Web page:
• Van Andel, G., & Heintzman, P. (1996). Christian spirituality and therapeutic recreation. In C. Sylvester (Ed.), Philosophy of therapeutic recreation: Ideas and issues Vol. II (pp. 71-85). Alexandria, VA: National Recreation and Parks Association.

Papers in refereed Journals 

  • Innes, M., & Heintzman, P. (2012). Insights into the perceived impact of park development on the lives of local inhabitants within Gros Morne National Park. Leisure/Loisir, 36(2), 161-186.
  • Heintzman, P. (2012). The spiritual dimension of campers’ park experience: Management implications.Managing Leisure, 17(4), 291-310.
  • Heintzman, P. (2012). Spiritual outcomes of wilderness experience: A synthesis of social science research. Park Science, 28(3), 89-92, 102.
  • Heintzman, P. (2010). Gatineau Park: Public participation and changing park purposes in the wildland-urban interface. Leisure/Loisir, 34(4), 375-402.
  • Heintzman, P. (2010). Nature-based recreation and spirituality: A complex relationship. Leisure Sciences, 32(1), 72-89. (Special Issue on Nature-based Recreation).
  • Heintzman, P. (2009). The spiritual benefits of leisure. Leisure/Loisir, 33(1), 419-445. 
  • Heintzman, P. (2008). Leisure-spiritual coping: A model for therapeutic recreation and leisure services. Therapeutic Recreation Journal, 42(1), 56-73.
  • Heintzman, P. (2007). The environmental ethics of Bill Mason: A model for environmental education. Canadian Journal of Environmental Education, 12, 160-174.
  • Heintzman, P., & Mannell, R. (2003). Spiritual functions of leisure and spiritual well-being: Coping with time pressure. Leisure Sciences, 25, 207-230. 
  • Heintzman, P.  (2000-2001). A commentary on “Philosophy of leisure: Unanswered questions.” Leisure/Loisir, 25(1-2), 71-78. 
  • Heintzman, P.  (2000). Leisure and spiritual well-being relationships: A qualitative study. Society and Leisure, 23(1), 41-69. 
  • Heintzman, P. (1995). Leisure, ethics and the Golden Rule. Journal of Applied Recreation Research, 20(3), 203-222.

Conference Presentations

  • Heintzman, P., & Connally, D. (2015). Leisure and spiritual well-being: Research and measurement. In D. Schmalz & E. Gómez (Eds.), 2015 NRPA Research Sessions (pp. 69-73). Ashburn, VA: National Recreation and Park Association.
  • Heintzman, P. (2014). Rock climbing management in Gatineau Park, Quebec, Canada: A case study. In E. Gomez (Ed.), Proceedings of the 2013 Northeastern Recreation Research Symposium. Available at: http://scholarworks.umass.edu/cgi/viewcontent.cgi?article=1038&context=nerr Heintzman, P. (2014). “Leisure as a moderator of spiritual well-being?” Responding to Bouwer. In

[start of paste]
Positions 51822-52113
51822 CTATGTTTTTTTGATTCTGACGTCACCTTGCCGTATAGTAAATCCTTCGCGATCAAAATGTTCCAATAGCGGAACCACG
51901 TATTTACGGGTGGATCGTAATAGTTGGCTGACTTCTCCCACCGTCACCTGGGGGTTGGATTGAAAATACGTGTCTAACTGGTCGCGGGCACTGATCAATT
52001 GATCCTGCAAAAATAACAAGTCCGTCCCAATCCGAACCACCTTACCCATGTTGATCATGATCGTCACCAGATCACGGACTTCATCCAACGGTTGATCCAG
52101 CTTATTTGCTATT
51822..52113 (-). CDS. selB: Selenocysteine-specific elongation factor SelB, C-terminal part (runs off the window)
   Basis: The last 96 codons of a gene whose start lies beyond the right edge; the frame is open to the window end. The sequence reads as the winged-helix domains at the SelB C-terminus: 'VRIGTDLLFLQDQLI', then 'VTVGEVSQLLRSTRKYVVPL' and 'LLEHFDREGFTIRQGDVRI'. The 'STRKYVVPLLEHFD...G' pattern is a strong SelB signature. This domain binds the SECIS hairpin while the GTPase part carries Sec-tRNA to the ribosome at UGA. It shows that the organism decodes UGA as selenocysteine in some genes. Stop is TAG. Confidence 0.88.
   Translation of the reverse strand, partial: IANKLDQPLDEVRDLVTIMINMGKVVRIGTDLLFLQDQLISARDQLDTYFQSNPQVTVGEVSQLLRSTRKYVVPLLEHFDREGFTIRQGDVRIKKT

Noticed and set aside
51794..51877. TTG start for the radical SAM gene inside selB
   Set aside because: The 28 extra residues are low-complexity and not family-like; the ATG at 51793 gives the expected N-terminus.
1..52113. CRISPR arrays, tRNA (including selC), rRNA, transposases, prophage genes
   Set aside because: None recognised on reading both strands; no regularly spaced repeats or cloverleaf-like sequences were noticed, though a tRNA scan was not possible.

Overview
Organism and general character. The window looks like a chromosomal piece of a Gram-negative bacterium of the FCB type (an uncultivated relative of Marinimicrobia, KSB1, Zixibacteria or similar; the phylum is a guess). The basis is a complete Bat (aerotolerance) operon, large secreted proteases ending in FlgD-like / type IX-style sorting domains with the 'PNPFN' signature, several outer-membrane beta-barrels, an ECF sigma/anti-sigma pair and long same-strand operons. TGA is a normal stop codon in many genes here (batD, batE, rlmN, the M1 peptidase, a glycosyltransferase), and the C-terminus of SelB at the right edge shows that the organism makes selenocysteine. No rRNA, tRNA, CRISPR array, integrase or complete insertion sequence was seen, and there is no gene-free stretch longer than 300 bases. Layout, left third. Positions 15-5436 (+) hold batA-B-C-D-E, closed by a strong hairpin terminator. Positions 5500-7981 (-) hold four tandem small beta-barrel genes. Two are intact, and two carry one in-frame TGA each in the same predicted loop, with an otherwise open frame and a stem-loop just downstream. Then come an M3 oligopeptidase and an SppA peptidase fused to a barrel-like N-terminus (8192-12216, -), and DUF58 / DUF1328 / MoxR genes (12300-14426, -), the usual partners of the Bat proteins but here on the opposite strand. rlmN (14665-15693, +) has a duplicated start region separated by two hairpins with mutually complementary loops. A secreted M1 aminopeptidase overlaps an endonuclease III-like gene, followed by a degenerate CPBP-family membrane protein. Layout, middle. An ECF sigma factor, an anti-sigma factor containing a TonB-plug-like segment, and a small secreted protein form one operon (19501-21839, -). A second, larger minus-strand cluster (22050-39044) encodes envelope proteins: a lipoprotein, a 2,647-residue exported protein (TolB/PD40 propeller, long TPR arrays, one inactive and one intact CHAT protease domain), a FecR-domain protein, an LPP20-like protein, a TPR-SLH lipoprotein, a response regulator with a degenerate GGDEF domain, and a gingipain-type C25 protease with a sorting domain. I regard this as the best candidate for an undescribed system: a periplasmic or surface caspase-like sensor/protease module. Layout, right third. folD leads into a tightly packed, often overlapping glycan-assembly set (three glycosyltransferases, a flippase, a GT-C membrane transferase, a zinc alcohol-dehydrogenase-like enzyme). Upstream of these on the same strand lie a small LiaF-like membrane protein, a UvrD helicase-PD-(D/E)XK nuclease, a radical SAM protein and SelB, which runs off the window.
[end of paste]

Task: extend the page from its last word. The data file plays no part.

• J. Singleton, T. Fancy, T. Hopper, & S. Wheaton (Eds.), The medium is the message. 14th Canadian Congress on Leisure Research, May 21-23, 2014 (pp. 118-122). Halifax, NS: School of Health and Human Performance, Dalhousie University. 
  • Heintzman, P. (2011). Youth leisure and spirituality: A qualitative study of senior high school students. In K. Anderek & M. Stodolska (Comps.) Leisure Research Symposium. Ashburn, VA: National Recreation and Park Association (4 pages).
  • Heintzman, P. (2011). “There is nothing new under the sun”: A weaving of social scientific research findings on leisure and spirituality with wisdom from Christian classics of spirituality. In An evolving tapestry: Weaving together threads of leisure. 12th Canadian Congress on Leisure Research, May, 2011 (pp. 148-152). St. Catharines, ON: Department of Recreation and Leisure Studies, Brock University. 
  • Heintzman, P. (2011). The play ethic of Bill Mason. In An evolving tapestry: Weaving together threadsn of leisure. 12th Canadian Congress on Leisure Research, May 2011 (pp. 153-156). St. Catharines, ON: Department of Recreation and Leisure Studies, Brock University. 
  • Heintzman, P. (2009). “Have leisure and know that I am God”: Hermeneutical considerations. In B.D. Kivel & H. Gibson (Comps.), Leisure Research Symposium (pp. 130-134). Ashburn, VA: National Recreation and Park Association. 
  • Heintzman, P. (2008). Men’s wilderness experience and spirituality: Further explorations. In C. LeBlanc & C. Vogt (Eds.), Proceedings of the 2007 Northeastern Recreation Research Symposium (pp. 55-59) (Gen. Tech. Rep. NRS-P-23). Newton Square, PA: U.S. Department of Agriculture,cForest Services, Northern Research Station. 
  • Heintzman, P. (2005). In and out of context: The use of 2 Thessalonians 3:10 in leisure literature. In T.Delamere, C. Randall, & D. Robinson (Eds.), The two solitudes: Isolation or impact? The Eleventh Canadian Congress on Leisure Research (pp. 251-256). Nanaimo, BC: Department of Recreation and Tourism Management, Malaspina University-College. 
  • Heintzman, P. (1997). Wilderness and the Canadian mind: Historical, philosophical, and geographical dimensions. In Working documents from the McGill Institute for the Study of Canada. The third annual conference (pp. 96-105). Montreal, QC: McGill Institute for the Study of Canada.
Back to top